Deacon's bike build

deacon

minor bike philosopher
Jan 15, 2008
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north carolina
Since we are going to build a bike, not a motor bike first, I guess this is the place to start.

I bought my first bike at salvation army. It was the suicide bike which threw my old butt into the side of the neighbors house. Thank God it was brick not aluminum siding.

Then I bought two bikes on Craig's list, One of which was a big red huffy cruiser that I have two electric motors hanging on. I haven't ridden it in a while either. Hummmmm. And the other is the sissy schwinn now laying in parts on my shop floor. All over my shop floor actually.

But the last few that I bought, I bought from the thrift store here. It seems not only do they sell bikes of dubious quality inexpensively, but the sell one or two in pretty good shaped. My biggest problem not is checking to get the right one. The Transylvainia chopper was made from a cruiser, a girl's twenty incher, and parts from the huge mountain bike. All three together cost less than $25. That is not to say I don't have a ten dollar chain and a eight dollar mirror, and a ten dollar tail light that has never been turned on.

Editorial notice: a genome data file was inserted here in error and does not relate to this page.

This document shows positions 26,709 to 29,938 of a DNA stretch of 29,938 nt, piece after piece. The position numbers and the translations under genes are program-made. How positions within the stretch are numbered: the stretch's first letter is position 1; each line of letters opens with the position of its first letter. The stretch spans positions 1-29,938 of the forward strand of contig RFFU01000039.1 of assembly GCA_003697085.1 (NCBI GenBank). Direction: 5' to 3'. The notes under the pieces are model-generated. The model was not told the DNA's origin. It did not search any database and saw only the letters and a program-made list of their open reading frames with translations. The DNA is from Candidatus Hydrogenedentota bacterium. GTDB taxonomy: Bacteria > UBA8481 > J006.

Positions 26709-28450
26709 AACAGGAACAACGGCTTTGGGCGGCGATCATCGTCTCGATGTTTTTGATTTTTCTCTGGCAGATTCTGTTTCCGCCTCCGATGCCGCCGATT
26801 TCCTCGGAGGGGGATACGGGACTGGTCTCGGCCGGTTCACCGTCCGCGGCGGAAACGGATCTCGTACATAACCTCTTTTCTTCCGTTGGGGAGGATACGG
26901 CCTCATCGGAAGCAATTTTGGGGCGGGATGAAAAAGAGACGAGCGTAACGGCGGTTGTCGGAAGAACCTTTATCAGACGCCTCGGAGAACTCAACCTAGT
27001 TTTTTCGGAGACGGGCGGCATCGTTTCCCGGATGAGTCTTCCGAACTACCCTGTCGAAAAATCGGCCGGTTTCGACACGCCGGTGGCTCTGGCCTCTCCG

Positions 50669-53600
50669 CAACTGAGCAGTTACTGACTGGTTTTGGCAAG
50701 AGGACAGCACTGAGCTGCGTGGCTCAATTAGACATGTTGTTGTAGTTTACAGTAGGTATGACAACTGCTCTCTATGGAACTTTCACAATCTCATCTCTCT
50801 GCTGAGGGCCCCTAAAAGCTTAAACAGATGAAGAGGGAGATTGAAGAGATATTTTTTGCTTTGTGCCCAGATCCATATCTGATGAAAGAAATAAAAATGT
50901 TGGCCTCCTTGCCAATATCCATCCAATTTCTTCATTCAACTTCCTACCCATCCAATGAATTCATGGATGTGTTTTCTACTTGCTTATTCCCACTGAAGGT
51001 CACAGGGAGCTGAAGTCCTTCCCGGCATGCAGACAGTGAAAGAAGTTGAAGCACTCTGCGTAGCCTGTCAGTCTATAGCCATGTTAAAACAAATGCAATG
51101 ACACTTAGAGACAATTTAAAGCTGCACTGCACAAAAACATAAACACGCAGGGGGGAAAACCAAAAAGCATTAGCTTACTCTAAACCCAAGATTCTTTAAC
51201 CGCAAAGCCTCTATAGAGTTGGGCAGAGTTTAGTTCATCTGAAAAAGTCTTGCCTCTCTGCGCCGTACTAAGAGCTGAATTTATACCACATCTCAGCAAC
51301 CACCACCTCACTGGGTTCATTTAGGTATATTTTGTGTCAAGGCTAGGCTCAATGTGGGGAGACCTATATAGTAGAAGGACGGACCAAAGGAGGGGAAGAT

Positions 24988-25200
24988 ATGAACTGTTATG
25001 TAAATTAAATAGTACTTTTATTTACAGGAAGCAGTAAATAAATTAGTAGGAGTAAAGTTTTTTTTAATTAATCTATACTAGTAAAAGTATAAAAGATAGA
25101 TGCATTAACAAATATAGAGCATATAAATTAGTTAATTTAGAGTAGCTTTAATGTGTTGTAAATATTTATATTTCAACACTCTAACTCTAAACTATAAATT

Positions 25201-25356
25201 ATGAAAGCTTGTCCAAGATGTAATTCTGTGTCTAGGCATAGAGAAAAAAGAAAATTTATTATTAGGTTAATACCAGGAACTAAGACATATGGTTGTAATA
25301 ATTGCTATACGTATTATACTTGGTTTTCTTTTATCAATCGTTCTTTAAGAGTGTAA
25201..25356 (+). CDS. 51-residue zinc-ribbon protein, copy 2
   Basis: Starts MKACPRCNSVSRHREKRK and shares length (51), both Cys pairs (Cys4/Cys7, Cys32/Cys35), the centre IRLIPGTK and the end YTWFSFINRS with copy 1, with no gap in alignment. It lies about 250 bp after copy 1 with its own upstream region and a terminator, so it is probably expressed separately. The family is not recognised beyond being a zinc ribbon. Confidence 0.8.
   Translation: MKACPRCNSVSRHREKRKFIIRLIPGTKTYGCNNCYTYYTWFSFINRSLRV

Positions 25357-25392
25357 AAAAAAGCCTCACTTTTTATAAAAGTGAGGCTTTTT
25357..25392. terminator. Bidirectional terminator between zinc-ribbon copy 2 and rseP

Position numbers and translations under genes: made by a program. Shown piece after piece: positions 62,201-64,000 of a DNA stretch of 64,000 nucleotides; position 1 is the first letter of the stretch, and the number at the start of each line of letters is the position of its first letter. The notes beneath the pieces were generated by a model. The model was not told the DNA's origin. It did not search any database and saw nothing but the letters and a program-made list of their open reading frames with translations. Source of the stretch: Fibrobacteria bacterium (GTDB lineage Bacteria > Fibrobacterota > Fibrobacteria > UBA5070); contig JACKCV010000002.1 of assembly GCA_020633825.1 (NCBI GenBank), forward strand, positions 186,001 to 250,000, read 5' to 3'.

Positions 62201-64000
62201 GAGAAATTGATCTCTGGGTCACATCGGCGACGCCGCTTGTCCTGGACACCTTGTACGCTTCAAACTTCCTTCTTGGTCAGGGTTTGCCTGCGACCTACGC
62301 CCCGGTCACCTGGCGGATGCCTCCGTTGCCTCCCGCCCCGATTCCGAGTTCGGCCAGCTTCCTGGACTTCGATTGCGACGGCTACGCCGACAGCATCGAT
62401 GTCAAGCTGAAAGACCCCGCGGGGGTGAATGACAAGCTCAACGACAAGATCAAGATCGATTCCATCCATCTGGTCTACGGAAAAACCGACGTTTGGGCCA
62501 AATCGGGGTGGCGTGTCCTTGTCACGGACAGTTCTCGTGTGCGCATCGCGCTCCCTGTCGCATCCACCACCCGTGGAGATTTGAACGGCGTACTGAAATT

All that is to explain that today I'm going to go looking for a new frame to start with. I'll take some shots of the thrift store bike rack and the bikes there.

Buy the way, i am about out of bike parts since I junked out and threw away a lot of parts last week. So I'll try to let you guys follow along with the build so you can see exactly what goes into a Transylvania bike.
 
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deacon